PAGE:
Bonds (also known as fixed income securities)
Bonds can be issued by governments and companies as an alternative to borrowing from banks. They act as a kind of IOU, with the issuer promising a regular stream of income over a set period of time before returning investors’ capital in full.
Once they’ve been issued, bonds can be bought and sold between investors without the issuer’s involvement. Bonds typically offer greater stability and lower returns than shares.
For centuries, cash in the bank has been the financial staple for societies around the world – so much so that most people don’t really view it as an investment. Cash investments such as savings accounts and term deposits typically offer low returns in the form of interest, but can offer the greatest level of security and can be government-backed to increase consumer trust.
Infrastructure as an investment class allows people to invest in income-producing assets such as toll roads, airports, public transport, and energy generation and distribution. Infrastructure is typically viewed as a more defensive asset with lower volatility than shares, particularly as it usually involves essential services.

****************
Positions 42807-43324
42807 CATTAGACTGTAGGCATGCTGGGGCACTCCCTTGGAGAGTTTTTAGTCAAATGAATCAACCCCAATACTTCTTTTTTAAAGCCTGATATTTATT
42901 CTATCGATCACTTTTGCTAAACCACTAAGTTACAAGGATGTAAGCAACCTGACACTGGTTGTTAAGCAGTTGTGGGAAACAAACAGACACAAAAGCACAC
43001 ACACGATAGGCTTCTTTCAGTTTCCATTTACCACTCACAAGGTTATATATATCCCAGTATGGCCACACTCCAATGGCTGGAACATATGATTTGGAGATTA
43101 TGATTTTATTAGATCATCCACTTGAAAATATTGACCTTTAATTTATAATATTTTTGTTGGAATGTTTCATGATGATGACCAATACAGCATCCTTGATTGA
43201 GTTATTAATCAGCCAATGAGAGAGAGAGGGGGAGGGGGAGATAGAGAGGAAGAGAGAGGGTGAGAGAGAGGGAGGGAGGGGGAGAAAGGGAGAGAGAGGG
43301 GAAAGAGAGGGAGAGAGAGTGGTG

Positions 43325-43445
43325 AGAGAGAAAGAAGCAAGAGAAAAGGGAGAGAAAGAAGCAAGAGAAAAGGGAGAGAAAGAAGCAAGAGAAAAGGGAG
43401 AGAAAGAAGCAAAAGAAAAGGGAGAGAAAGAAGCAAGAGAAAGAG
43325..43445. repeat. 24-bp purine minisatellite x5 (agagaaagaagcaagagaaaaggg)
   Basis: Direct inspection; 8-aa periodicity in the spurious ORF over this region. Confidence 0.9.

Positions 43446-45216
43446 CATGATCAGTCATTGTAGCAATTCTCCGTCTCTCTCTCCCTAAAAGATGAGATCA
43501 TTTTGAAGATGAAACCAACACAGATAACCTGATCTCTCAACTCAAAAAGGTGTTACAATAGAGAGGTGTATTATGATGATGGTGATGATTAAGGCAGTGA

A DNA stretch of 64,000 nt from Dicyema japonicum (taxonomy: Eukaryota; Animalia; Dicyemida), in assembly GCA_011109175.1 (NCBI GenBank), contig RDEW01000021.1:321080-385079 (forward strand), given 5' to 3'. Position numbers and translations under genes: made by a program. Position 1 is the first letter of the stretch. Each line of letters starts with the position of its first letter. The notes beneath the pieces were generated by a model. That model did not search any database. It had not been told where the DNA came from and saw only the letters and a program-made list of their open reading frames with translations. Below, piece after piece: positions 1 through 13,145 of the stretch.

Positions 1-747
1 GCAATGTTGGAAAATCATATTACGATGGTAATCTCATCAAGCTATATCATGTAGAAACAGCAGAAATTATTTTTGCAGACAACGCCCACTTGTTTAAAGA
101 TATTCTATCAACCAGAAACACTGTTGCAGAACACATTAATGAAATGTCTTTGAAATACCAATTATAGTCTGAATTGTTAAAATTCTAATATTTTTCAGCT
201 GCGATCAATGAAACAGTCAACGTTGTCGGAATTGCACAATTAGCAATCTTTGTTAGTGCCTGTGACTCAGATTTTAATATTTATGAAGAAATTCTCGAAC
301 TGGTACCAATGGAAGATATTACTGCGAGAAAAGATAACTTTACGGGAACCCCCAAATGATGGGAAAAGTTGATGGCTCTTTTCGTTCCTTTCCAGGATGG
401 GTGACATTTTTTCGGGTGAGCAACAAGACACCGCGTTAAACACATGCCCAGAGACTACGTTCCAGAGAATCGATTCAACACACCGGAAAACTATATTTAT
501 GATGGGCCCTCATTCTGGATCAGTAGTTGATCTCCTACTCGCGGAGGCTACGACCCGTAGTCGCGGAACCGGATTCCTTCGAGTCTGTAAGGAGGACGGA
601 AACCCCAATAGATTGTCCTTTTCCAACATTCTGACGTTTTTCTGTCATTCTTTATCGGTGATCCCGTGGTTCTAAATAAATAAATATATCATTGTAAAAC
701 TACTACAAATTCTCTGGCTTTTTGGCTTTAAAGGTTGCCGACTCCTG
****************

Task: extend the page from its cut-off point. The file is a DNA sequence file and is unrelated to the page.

Infrastructure investment growth typically comes from income/dividends (rather than price appreciation), but it can move between defensive and growth depending on market conditions and the assets involved.
While home ownership rates in Australia are in decline, buying property is still a major aspiration for many Australians. Outside of buying your own home or investment property, it’s possible to invest in commercial and listed real estate in Australia and internationally. Values tend to rise and fall more slowly than shares and bond prices but can fluctuate more swiftly depending on the market and location. Property is primarily a long-term, growth asset.